Last week, top whistleblower lawyer Stephen M. Kohn met visitors from the Ukraine State Border Guard Service and the National Anti-Corruption Bureau of Ukraine. The delegation met with Kohn to discuss the use of U.S. anti-corruption laws to prevent international crimes such as offshore tax evasion, foreign bribery, and money laundering.
Kohn explained how the international application of reward provisions in the Foreign Corrupt Practices Act (FCPA) incentivizes whistleblowers to provide valuable information about foreign bribery and other corruption to the U.S. Securities and Exchange Commission (SEC). If this information leads to a successful enforcement action, the whistleblower may qualify for a whistleblower reward. Regardless of nationality or citizenship, any individuals who come forward with knowledge of illegal activities may be entitled to a monetary award under the FCPA.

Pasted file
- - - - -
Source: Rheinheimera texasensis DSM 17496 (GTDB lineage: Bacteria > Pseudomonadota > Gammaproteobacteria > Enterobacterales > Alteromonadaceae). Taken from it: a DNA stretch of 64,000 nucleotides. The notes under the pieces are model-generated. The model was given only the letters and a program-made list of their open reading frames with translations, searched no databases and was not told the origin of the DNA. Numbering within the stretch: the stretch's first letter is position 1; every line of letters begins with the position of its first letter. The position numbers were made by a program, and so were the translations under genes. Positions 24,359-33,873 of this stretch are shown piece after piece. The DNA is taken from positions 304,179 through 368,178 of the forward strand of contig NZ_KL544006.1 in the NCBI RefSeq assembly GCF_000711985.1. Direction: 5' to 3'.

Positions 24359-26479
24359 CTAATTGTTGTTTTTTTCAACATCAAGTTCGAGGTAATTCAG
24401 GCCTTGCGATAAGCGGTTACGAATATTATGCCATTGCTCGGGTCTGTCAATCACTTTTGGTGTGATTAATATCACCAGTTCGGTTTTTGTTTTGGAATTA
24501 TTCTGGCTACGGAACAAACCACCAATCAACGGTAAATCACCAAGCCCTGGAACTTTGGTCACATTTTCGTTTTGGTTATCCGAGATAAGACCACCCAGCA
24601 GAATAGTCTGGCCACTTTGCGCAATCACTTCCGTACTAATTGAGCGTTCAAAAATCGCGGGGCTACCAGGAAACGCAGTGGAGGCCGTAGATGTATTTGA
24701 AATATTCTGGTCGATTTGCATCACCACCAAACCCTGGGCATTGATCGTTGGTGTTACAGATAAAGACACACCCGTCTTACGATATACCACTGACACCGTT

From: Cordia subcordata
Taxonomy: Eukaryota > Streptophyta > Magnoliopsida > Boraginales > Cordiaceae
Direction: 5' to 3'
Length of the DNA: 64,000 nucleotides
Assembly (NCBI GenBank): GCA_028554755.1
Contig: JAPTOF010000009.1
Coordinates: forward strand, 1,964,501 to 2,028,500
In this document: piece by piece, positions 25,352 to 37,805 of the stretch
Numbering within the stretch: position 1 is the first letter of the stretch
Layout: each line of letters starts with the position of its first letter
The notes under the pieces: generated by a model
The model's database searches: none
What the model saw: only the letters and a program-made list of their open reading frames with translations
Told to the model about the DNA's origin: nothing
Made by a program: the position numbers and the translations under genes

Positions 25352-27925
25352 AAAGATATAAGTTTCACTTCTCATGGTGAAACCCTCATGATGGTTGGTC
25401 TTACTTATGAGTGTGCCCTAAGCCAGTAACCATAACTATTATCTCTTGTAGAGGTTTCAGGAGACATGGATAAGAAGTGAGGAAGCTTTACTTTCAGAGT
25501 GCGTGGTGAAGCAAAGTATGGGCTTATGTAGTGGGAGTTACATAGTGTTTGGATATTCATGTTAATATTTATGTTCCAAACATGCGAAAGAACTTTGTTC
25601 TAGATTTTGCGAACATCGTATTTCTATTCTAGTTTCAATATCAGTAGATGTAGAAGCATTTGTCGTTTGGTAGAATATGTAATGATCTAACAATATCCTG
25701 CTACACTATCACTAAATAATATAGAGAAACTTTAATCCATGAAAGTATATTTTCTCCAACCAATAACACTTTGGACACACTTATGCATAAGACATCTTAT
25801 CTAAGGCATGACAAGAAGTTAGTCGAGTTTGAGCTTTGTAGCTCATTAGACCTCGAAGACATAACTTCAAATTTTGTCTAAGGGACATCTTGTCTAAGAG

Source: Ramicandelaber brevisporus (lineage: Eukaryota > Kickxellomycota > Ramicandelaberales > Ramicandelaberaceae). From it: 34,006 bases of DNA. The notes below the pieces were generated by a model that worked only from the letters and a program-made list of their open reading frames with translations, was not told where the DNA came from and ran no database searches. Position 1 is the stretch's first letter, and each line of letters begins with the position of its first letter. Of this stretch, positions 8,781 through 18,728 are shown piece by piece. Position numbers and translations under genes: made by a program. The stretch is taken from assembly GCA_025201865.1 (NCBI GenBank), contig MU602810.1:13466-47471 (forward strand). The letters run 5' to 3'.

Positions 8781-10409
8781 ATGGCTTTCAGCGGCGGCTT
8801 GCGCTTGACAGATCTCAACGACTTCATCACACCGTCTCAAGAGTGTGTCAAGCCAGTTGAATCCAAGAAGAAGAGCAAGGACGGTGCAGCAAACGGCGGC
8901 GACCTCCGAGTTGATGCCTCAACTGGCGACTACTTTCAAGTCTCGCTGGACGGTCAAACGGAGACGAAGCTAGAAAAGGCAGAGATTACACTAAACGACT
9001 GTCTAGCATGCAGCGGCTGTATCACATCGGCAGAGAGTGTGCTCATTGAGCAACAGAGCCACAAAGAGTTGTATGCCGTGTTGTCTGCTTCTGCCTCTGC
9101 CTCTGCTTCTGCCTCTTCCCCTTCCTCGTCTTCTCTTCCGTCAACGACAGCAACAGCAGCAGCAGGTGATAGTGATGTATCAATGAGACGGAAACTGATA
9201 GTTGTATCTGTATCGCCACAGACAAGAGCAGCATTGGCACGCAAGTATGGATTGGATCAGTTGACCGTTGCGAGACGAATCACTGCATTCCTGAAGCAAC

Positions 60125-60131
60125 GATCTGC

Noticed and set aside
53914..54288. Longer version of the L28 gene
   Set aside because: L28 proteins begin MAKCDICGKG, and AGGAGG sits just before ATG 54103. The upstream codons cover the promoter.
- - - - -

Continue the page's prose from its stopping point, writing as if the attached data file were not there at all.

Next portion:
According to Kohn, the reward provisions of the FCPA have triggered international whistleblowers to file claims in the United States concerning corruption taking place in their native countries. For example, the SEC Whistleblower Office reported that between 2011–2019, 3,792 whistleblowers from 122 different countries filed allegations of corruption in the United States.
Kohn emphasized the importance of protecting the identity of whistleblowers, which strengthens the credibility of whistleblower anti corruption laws and empowers whistleblowers around the world to report crimes. Whistleblowers who file allegations with the SEC may file anonymously.
The guests were part of the International Visitor Leadership Program sponsored by the U.S. State Department and arranged by the Meridian International Center.
View Stephen Kohn’s PowerPoint presentation: https://kkc.com/wp-content/uploads/2020/02/Ukr-powerpoint.pdf